Center for Biological Diversity

For Immediate Release, May 21, 2015

Contact: Miyoko Sakashita, (510) 845-6703,

Pipeline Owner in Santa Barbara Oil Spill Has Had 175 Spill Incidents Since 2006

SANTA BARBARA, Calif.— The company that owns the pipeline involved in Tuesday’s major oil spill in Santa Barbara has had 175 incidents (mostly oil spills) nationwide since 2006, including 11 in California, according to a Center for Biological Diversity analysis of federal documents.

Oil on Santa Barbara beach
Photo of oil on Santa Barbara beach courtesy U.S. Coast Guard. This photo is available for media use.

Plains Pipeline (a subsidiary of Plains All-American Pipeline) has also had federal enforcement actions initiated against it 20 times since 2006 for its operations across the country, according to data from the U.S. Pipeline & Hazardous Materials Safety Administration. Many of those cases involve corrosion control and maintenance problems on its pipelines, including two cases in 2009 for which the company was fined $115,600.

“This company’s disturbing record highlights oil production’s toxic threat to California’s coast,” said Miyoko Sakashita, the Center’s oceans program director. “Oil pipelines and offshore fracking and drilling endanger our fragile marine ecosystems. Every new oil project increases the risk of fouled beaches and oil-soaked sea life.”

The ruptured oil pipeline near Refugio State Beach — a 24-inch wide, 11-mile long section carrying oil from offshore platforms and an Exxon Mobil processing plant onshore — leaked as much as 105,000 gallons of crude oil, including 21,000 gallons making it into the ocean, fouling about nine miles of coastal waters and beaches.

The broken pipeline was 28 years old and operated by a company that has been repeatedly warned by government regulators to improve its procedures and control corrosion for its pipelines. Plains Pipeline had five incidents in California in 2014 alone, including the one that dumped oil into a Los Angeles neighborhood a year ago.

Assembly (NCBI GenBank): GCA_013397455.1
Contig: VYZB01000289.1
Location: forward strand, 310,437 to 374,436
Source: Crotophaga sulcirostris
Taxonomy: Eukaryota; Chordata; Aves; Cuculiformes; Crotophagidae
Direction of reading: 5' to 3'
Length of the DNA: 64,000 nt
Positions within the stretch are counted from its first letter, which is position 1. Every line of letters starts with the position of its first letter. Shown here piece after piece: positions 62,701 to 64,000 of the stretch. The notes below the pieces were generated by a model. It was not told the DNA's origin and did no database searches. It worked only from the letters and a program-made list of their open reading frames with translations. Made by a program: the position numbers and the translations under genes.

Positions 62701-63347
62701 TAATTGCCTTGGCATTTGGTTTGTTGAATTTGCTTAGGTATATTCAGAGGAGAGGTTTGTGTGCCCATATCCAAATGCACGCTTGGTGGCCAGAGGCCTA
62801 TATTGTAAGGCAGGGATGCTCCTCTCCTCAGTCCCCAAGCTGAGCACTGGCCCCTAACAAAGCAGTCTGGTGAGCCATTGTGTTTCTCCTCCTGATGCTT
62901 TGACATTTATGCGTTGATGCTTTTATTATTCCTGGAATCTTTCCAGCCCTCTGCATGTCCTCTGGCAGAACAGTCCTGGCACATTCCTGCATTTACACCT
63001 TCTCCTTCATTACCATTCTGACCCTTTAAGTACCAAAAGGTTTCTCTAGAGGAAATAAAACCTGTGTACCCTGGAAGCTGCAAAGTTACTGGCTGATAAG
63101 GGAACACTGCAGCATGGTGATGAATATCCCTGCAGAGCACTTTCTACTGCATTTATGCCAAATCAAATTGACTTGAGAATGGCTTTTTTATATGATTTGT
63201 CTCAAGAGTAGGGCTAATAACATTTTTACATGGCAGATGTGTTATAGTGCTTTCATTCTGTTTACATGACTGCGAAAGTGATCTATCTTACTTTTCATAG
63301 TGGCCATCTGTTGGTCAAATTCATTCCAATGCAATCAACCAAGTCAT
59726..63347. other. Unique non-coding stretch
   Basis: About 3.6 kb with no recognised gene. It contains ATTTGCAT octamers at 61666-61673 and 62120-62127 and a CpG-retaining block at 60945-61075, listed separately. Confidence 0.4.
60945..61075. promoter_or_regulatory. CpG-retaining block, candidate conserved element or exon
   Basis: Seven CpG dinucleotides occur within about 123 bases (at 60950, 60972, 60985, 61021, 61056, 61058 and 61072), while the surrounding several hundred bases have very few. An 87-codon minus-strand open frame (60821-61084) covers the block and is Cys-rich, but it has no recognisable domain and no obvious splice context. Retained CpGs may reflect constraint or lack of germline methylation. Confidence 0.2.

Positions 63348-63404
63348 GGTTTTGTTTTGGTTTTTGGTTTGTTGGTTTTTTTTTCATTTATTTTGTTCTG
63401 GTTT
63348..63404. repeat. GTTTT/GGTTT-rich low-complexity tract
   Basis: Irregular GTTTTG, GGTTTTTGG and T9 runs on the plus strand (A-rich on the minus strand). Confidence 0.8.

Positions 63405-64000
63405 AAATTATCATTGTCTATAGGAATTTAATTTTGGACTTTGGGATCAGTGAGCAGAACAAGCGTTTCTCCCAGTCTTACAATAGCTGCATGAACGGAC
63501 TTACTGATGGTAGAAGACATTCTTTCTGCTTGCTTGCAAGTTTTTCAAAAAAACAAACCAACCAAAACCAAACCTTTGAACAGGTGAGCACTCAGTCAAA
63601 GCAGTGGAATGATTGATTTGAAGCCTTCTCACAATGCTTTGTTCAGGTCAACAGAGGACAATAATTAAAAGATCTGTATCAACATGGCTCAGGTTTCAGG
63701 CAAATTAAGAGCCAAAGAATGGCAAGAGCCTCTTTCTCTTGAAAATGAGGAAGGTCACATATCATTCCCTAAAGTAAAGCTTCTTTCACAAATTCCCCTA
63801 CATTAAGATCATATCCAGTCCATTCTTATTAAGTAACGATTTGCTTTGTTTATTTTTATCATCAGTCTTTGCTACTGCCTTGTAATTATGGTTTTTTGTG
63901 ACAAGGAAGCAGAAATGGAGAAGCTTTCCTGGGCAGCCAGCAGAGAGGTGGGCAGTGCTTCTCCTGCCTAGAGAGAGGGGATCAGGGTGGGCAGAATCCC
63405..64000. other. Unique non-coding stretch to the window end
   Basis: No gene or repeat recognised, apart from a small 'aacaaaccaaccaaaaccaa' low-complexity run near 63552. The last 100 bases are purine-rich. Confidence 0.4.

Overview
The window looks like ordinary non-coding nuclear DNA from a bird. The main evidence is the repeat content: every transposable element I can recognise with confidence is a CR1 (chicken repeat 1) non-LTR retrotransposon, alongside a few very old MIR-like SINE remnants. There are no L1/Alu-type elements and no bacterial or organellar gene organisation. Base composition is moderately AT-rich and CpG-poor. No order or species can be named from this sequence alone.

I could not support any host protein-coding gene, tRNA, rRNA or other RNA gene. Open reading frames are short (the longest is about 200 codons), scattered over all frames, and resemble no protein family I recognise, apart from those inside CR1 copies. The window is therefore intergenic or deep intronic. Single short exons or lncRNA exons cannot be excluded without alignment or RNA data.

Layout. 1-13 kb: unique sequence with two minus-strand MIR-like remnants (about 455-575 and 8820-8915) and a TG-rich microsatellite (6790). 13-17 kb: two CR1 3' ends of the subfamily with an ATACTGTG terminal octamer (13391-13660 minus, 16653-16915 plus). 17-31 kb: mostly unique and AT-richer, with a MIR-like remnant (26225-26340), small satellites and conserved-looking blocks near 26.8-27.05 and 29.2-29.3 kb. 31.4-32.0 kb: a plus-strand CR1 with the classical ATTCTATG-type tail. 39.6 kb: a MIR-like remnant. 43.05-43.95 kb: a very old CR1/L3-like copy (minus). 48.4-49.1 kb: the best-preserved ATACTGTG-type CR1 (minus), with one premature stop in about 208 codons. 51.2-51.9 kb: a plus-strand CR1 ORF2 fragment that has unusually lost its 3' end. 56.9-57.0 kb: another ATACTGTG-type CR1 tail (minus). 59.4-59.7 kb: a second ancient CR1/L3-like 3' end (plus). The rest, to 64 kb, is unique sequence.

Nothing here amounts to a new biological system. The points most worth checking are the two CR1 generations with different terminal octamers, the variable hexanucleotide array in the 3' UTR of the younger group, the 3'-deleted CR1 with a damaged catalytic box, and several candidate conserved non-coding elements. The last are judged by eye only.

Hundreds of miles of oil pipelines run through California’s coastal areas, posing a serious threat of spills. A review released by the Center for Biological Diversity of federal data over the past 30 years shows that such oil spills from pipelines are a common and costly byproduct of oil production that has been rapidly increasing in the United States, including offshore.
An analysis of federal pipeline data commissioned last year by the Center showed there have been nearly 8,000 serious pipeline breaks nationwide since 1986, causing more than 2,300 injuries and nearly $7 billion in property damage. The vast majority of those incidents have involved oil pipelines, spilling more than 2 million barrels into waterways and on the ground. More than 35 percent of these incidents have been caused by corrosion or other spontaneous structural failures.

The Santa Barbara Channel is rich in biodiversity, including whales, dolphins and more than 500 species of fish. Endangered blue whales often feed in the channel, and it is in the migration path for four other whales listed under the Endangered Species Act. Witnesses spotted sea lions and migrating whales in the coastal waters as the spill was taking place Tuesday.

The Santa Barbara County coastline was the site of an oil platform explosion in 1969 that spilled up to 100,000 barrels of oil.

“If we’re learned anything over the past 50 years, it’s that coastal oil production remains inherently dangerous to wildlife, local communities and health of the planet,” Sakashita said. “To protect our coast, we need to stop offshore drilling and fracking and quickly transition to cleaner energy sources.”

Offshore fracking has been used hundreds of times in recent years off California’s coast, and oil companies are also making increasing use of techniques like acidizing to coax oil from beneath the ocean.

The Center for Biological Diversity is a national, nonprofit conservation organization with more than 825,000 members and online activists dedicated to the protection of endangered species and wild places.

Go back